Calcium (Ca)-containing fixation solutions applied to slices of electric organ of the electric ray, Narcine brasiliensis, have been shown to have three distinct ultrastructural effects on cholinergic synaptic vesicles of the nerve terminals.

(a) An electron-dense particle (EDS) is observed within the vesicle; the particle is seen in unosmicated, unstained tissues and can be removed from thin sections by Ca-chelating agents. It is concluded that the EDS represents Ca bound by the vesicle. It is suggested that the bound ATP of the vesicle provides anionic Ca binding sites.

(b) The vesicle membrane tends to ‘crinkle’ or collapse depending on the concentration of the other components of the fixative solution. The ‘crinkling’ or collapse are largely reversed by a wash step in the absence of Ca.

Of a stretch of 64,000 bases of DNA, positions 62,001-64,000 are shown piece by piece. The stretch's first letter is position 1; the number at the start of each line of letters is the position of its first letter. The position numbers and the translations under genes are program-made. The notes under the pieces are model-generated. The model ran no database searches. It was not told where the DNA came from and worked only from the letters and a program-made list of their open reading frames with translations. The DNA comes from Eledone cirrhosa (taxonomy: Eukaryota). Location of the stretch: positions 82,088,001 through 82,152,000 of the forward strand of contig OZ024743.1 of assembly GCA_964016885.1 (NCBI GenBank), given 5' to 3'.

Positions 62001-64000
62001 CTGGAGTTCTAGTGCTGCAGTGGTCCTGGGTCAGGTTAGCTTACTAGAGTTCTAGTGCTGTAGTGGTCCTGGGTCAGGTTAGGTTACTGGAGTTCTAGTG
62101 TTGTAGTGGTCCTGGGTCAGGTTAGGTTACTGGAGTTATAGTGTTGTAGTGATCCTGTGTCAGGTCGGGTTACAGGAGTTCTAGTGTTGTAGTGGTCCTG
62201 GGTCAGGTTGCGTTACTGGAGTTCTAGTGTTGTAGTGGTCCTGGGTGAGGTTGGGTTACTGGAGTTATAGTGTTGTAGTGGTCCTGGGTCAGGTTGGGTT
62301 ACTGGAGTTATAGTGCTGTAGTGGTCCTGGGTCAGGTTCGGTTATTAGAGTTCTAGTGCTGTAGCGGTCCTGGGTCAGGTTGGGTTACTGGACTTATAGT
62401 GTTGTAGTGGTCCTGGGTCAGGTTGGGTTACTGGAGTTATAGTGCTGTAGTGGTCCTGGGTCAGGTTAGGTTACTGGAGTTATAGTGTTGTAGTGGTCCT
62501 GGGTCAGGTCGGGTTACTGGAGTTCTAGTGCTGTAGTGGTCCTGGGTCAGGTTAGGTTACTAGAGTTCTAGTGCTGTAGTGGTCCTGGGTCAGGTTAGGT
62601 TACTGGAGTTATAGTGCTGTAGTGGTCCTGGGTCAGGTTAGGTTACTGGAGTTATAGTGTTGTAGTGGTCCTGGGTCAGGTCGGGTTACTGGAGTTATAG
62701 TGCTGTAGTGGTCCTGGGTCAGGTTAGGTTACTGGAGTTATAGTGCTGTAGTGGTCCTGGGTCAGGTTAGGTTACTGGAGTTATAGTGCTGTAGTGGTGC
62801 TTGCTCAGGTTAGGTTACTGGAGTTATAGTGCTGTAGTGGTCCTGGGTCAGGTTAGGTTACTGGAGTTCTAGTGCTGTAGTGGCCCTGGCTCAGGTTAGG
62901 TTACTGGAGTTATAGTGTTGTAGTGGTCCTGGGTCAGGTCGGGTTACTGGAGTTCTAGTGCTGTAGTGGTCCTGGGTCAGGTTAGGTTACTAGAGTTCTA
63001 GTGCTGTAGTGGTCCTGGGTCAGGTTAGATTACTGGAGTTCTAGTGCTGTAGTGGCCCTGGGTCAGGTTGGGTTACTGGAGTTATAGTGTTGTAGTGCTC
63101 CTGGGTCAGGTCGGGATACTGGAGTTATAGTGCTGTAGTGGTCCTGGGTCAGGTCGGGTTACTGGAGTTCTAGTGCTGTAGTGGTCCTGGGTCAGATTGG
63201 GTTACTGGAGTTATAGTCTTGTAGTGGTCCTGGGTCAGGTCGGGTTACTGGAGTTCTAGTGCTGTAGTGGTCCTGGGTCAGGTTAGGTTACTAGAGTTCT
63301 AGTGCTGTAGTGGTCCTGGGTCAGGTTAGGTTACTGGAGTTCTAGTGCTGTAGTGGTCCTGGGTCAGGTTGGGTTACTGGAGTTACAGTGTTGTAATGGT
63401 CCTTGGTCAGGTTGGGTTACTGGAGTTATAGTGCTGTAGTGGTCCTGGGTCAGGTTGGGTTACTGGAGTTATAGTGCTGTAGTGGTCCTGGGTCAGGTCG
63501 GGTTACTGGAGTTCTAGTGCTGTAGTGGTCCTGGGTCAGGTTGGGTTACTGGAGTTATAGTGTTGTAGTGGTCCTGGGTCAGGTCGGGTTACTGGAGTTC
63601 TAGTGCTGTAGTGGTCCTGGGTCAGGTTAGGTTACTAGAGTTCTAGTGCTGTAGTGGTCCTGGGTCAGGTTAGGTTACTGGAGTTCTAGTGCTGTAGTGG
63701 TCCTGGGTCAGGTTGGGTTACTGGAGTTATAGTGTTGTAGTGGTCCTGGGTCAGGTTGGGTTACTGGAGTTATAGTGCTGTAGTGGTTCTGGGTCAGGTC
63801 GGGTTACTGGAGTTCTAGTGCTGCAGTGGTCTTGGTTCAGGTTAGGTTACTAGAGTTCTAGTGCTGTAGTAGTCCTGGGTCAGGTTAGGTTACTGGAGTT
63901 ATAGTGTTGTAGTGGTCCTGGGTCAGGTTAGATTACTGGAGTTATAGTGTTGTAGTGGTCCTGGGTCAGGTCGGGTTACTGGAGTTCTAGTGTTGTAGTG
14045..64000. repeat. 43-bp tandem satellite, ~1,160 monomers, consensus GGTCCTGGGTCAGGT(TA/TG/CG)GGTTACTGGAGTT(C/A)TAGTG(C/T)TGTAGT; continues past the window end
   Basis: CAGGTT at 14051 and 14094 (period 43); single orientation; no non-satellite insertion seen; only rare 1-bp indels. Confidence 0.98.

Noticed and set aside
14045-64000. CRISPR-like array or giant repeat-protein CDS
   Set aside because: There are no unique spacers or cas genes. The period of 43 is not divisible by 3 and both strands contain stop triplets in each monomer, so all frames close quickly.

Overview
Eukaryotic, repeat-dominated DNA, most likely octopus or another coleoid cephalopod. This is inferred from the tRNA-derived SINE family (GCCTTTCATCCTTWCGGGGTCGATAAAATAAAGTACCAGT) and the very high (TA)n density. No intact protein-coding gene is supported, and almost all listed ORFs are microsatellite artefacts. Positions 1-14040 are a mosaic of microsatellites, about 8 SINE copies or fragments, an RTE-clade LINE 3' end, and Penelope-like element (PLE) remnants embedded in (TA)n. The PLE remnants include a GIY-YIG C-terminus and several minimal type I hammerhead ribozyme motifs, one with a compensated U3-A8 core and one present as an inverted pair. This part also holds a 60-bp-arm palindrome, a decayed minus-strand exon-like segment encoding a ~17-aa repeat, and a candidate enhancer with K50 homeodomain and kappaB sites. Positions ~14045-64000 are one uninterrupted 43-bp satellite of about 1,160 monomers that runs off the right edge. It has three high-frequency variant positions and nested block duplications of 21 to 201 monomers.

(c) The presence of Ca results in the appearance of a population of vesicles which form characteristic fusions or ‘tight’ junctions with the terminal membrane. This appears to be morphological evidence for the proposal, which has been frequently put forward, that Ca facilitates such a fusion before discharge of vesicle-bound transmitter.

With the discovery that the use of Ca-containing fixatives leads to the demonstration of a subpopulation of synaptic vesicles fused to the terminal membrane, we are led to propose that this is the ultrastructural location of the newly synthesized acetylcholine which has been shown by others to be preferentially released by stimulation.

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